A problem that a director will often face when taking historical figures and transplanting them to film is dealing with the work that other filmmakers have done with the same people. If they made their mark before, your film will be compared to theirs; this happens all the time, much to the frustration of those working on these projects.
Such is the challenge that James McTeigue will face with Ness/Capone, an upcoming drama that Deadline says he’ll be helming. The point of comparison here is Brian De Palma‘s The Untouchables, which starred Kevin Costner as Eliot Ness and Robert De Niro as Al Capone. Although The Untouchables is not a great film, the image of these two men on opposite sides of the law is, for many, linked to it entirely.
This could stand on its own, though, as it sounds like it’ll take things in a different direction. Deadline claims that the script by Grant Pierce Myers (which appeared on last year’s Black List) will portray Ness in a less flattering light than we normally see him, since he’ll be “a skirt-chasing 26-year-old publicity hound who seemed to get an adrenaline charge out of courting danger,” among other things. I don’t have a problem with this, if only because it should help it stand out from past depictions of him as a saint of law and order.
What I really want to know is what this will do for Cicero, the planned trilogy centered on Al Capone that has Tom Hardy attached to star and David Yates in line to direct. That’s something that I would actually be much more interested in, if only for the people and scope behind it. Another thorn in its side is the fact that Yates has The Stand occupying the next few years of his life; could it die out? Let’s hope not.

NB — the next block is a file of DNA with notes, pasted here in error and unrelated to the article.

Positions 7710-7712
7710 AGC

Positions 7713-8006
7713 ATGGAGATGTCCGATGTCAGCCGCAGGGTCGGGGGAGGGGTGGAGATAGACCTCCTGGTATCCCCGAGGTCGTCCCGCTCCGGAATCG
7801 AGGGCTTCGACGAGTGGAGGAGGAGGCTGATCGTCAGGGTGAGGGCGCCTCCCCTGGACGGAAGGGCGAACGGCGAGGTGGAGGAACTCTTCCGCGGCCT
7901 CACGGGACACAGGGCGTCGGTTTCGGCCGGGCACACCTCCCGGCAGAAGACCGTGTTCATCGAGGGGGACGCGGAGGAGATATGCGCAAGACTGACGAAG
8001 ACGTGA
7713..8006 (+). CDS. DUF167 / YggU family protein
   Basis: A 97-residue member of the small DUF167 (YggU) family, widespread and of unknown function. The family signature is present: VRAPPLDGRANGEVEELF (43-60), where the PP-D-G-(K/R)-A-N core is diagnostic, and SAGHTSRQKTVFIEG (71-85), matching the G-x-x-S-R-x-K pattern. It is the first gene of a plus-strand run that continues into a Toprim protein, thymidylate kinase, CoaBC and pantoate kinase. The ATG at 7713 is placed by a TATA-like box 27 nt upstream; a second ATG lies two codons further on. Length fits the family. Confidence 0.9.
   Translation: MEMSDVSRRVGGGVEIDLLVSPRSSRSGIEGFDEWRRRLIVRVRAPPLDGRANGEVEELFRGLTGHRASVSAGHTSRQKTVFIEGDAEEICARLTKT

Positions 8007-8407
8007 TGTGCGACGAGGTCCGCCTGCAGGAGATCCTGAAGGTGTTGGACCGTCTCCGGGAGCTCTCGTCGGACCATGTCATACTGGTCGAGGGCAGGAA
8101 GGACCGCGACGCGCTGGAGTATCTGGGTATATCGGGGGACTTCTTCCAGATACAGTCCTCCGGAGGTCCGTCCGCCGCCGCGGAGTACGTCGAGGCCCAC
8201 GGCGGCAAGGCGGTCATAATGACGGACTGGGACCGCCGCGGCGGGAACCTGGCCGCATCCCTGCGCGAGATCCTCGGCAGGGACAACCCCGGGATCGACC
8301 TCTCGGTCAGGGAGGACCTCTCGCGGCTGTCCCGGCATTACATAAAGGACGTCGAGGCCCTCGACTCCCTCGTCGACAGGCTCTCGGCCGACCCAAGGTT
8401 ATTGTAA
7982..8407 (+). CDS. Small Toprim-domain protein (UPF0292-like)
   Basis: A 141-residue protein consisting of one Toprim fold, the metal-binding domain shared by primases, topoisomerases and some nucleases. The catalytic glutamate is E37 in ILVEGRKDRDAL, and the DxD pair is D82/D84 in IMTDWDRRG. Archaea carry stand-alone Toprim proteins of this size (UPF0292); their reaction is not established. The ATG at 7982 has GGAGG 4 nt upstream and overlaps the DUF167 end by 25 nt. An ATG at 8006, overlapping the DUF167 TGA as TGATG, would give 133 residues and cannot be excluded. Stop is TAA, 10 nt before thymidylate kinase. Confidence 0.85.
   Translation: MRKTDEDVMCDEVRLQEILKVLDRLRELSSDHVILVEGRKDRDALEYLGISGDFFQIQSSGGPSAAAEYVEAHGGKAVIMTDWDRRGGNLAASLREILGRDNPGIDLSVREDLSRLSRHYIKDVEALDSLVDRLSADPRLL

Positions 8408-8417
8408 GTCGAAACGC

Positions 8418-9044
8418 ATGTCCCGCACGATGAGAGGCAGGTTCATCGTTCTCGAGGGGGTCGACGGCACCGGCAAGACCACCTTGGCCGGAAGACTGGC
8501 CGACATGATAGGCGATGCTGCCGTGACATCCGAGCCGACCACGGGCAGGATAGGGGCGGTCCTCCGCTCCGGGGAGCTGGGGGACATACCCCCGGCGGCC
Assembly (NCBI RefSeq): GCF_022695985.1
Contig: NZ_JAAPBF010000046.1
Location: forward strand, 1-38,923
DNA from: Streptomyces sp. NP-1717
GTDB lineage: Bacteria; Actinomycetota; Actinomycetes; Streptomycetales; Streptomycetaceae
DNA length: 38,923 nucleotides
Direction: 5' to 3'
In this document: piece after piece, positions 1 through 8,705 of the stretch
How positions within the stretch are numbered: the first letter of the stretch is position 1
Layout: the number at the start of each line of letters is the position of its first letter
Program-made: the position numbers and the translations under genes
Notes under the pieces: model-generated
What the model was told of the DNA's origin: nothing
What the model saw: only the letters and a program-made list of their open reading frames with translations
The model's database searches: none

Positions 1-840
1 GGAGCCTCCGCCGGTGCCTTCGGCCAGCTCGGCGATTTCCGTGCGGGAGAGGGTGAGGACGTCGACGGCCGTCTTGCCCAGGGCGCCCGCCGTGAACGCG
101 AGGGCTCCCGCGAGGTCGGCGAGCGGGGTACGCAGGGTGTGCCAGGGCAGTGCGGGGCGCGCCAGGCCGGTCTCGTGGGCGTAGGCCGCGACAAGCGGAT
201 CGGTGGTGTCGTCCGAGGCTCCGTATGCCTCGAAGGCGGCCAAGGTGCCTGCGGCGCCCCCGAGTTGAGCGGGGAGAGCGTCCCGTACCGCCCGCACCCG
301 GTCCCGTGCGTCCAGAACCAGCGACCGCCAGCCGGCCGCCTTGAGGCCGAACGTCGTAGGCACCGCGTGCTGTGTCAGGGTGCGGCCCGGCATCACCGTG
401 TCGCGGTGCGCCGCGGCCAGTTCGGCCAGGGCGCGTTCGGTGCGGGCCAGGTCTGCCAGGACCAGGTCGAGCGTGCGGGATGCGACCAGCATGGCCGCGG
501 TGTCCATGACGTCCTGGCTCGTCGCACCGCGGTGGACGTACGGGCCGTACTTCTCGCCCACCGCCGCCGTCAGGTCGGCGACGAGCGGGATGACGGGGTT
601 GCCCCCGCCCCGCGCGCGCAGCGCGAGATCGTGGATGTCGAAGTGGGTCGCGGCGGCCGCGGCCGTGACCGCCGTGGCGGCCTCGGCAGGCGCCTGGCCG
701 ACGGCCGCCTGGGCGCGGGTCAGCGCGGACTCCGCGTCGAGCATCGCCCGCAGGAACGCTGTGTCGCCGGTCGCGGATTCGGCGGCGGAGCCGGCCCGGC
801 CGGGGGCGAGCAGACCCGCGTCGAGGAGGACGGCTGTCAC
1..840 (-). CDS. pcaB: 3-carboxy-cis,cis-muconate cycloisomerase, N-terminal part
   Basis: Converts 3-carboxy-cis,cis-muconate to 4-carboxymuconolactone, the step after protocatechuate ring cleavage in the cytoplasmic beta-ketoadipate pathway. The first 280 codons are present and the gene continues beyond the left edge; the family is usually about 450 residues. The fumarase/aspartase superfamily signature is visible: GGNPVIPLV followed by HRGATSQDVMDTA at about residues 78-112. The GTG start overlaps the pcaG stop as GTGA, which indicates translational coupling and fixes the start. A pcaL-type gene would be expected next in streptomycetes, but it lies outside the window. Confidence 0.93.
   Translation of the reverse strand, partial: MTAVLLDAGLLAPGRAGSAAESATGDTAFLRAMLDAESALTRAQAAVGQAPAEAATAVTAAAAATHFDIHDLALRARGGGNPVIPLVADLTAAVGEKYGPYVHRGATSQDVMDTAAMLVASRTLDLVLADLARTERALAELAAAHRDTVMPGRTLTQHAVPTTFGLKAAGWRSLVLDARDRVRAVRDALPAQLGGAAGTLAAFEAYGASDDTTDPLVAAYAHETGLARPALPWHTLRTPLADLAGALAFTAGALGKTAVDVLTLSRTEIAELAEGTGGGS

When McTeigue actually get around to the production of this is a question, since he’s currently casting Message from the King, a thriller that follows a man searching for his sister in Los Angeles. With a script is by Unknown writers Oliver Butcher and Stephen Cornwell, that’s expected to be his next film. Still, as someone who was a big fan of V for Vendetta, I guess I’m in the James McTeigue camp, if there is such a thing. (I haven’t actually seen Ninja Assassin; from what I understand, that could change things.) I also love a good gangster story, particularly when they’re period-based, so I’ll be interested to see where this goes.
Do you like McTeigiue’s directorial work? Is this an interesting project for him to take on?
In the case of evaluating David Cronenberg, — or at least forming the sort of career narrative seemingly essential to auteurist analysis — it’s inevitable to propose something of a rupture within his oeuvre: the very evident graduation from grindhouse to arthouse, and, with it, an ascension from body to mind. What dictated these labels […]
Every week we dive into the cream of the crop when it comes to home releases, including Blu-ray and DVDs, as well as recommended deals of the week. If we were provided screener copies, we’ll have our own write-up, but if that’s not the case, one can find official descriptions from the distributors. Check out […]
Writing about the films of Robert Bresson usually begins by informing reader that his films must be discussed through a trance of hushed tones and quiet veneration. There is no room for rushed judgement or quick-witted observations; Bresson makes Serious Art, as opposed to Hollywood directors who do not. There are the key phrases to […]
With a seemingly endless amount of streaming options — not only the titles at our disposal, but services themselves — we believe it’s our duty to highlight the recent, recommended titles that have recently hit the interwebs. Every week, one will be able to see the cream of the crop (or perhaps some simply interesting picks) of […]
Latest posts from Beats Per Minute